In any case, 2011 is probably going to be the fourth consecutive year with a endyear to endyear change against the euro of less than 7.0%.  At this writing, the euro shows a net drop for the year of less than 3.0%.  It also fell in 2008 by 4.3% and 2010 by 6.6% while rising 2.5% in 2009.  Such small calendar year movements in EUR/USD didn’t used to be the norm.  The euro tumbled 13.9% against the dollar in its first year of 1999.  After smaller drops of 6.7% in 2000 and 5.5% in 2001, EUR/USD moved on net more than 10.0% in five of the ensuing six years:  up 17.8% in 2002 and 19.9% in 2003, down 12.9% in 2005, and then back-to-back advances of 11.6% in 2006 and 10.7% in 2007.  The sole sub-10% change in this sequence, a gain of 7.9% in 2004, was still greater than any of the past four yearend-to-yearend swings.  Currency market volatility remains high, but swings have gravitated to vastly shorter durations.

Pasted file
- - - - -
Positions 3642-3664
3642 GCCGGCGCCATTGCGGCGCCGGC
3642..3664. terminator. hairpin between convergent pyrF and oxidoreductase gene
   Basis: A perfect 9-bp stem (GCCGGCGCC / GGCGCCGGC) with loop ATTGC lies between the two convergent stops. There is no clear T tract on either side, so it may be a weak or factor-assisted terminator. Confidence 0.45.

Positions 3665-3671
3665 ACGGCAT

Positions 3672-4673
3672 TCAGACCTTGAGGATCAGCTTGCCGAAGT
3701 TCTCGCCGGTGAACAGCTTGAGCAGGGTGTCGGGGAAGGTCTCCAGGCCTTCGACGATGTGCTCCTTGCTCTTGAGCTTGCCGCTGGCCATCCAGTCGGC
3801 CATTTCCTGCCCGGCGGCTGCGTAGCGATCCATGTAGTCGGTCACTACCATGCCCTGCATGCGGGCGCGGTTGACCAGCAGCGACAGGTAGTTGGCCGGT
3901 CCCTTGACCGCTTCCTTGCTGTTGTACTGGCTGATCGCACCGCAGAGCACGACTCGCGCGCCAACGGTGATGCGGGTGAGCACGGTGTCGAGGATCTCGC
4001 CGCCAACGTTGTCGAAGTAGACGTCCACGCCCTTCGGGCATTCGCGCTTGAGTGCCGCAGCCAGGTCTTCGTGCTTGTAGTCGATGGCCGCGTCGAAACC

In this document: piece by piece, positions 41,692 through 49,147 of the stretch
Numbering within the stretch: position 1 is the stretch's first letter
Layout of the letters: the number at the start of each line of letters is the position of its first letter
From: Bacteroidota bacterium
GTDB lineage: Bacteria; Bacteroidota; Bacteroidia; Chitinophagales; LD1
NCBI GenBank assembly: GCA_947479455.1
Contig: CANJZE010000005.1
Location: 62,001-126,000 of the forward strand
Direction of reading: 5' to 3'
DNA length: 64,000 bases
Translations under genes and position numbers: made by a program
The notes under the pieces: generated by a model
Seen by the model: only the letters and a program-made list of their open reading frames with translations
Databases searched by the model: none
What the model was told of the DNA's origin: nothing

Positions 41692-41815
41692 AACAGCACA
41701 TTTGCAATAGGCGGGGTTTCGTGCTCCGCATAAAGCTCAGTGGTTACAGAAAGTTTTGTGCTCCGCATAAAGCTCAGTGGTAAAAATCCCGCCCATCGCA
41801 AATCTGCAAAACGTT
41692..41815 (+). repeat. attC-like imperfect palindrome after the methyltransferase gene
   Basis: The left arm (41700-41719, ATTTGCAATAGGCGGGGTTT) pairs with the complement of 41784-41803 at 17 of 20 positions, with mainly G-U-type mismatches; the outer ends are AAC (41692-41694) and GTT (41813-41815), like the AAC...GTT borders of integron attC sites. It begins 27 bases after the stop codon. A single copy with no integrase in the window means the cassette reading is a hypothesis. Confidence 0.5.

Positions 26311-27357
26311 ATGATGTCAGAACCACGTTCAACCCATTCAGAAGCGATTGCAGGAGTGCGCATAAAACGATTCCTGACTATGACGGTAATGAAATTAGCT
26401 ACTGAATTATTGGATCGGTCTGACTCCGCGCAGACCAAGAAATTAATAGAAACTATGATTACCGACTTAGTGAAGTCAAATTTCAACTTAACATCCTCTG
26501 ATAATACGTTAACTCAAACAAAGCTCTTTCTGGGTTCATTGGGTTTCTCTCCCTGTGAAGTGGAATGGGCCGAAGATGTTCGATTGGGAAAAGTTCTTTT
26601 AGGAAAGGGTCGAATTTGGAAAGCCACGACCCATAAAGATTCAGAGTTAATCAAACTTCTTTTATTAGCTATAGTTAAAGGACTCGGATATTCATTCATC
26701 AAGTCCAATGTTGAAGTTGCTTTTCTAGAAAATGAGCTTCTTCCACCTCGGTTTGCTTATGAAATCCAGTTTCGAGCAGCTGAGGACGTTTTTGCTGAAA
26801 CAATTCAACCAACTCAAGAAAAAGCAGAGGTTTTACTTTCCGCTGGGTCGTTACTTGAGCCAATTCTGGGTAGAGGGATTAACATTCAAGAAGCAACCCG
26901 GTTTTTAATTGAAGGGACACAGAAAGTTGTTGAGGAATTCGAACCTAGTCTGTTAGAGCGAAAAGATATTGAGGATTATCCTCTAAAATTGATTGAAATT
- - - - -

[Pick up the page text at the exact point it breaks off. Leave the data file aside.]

Another way to look at the evolution of the EUR/USD is to subdivide the entire post-1998 life at the start of 2004.  In the five prior calendar years, the euro recorded an average value of $0.9922, and in none of the years did it average stronger than $1.1321.  From the beginning of 2004 through the end of last month, the euro’s mean value was $1.3374, not far from its current quote.  The weakest calendar year mean of $1.2439 occurred in 2005, and the strongest of $1.4707 happened in 2008.  2011, like 2010, 2009 and 2007,will show a mean of $1.30-something.  Some twenty-six months into the euro’s crisis of a lifetime, the common currency is still trading within the orbit of its latter years, not that of its first five formative years, and the big question is whether that bias of firmness is about to collapse.  One year ago, several analysts incorrectly thought it would happen in 2011, predicting a fall to near parity.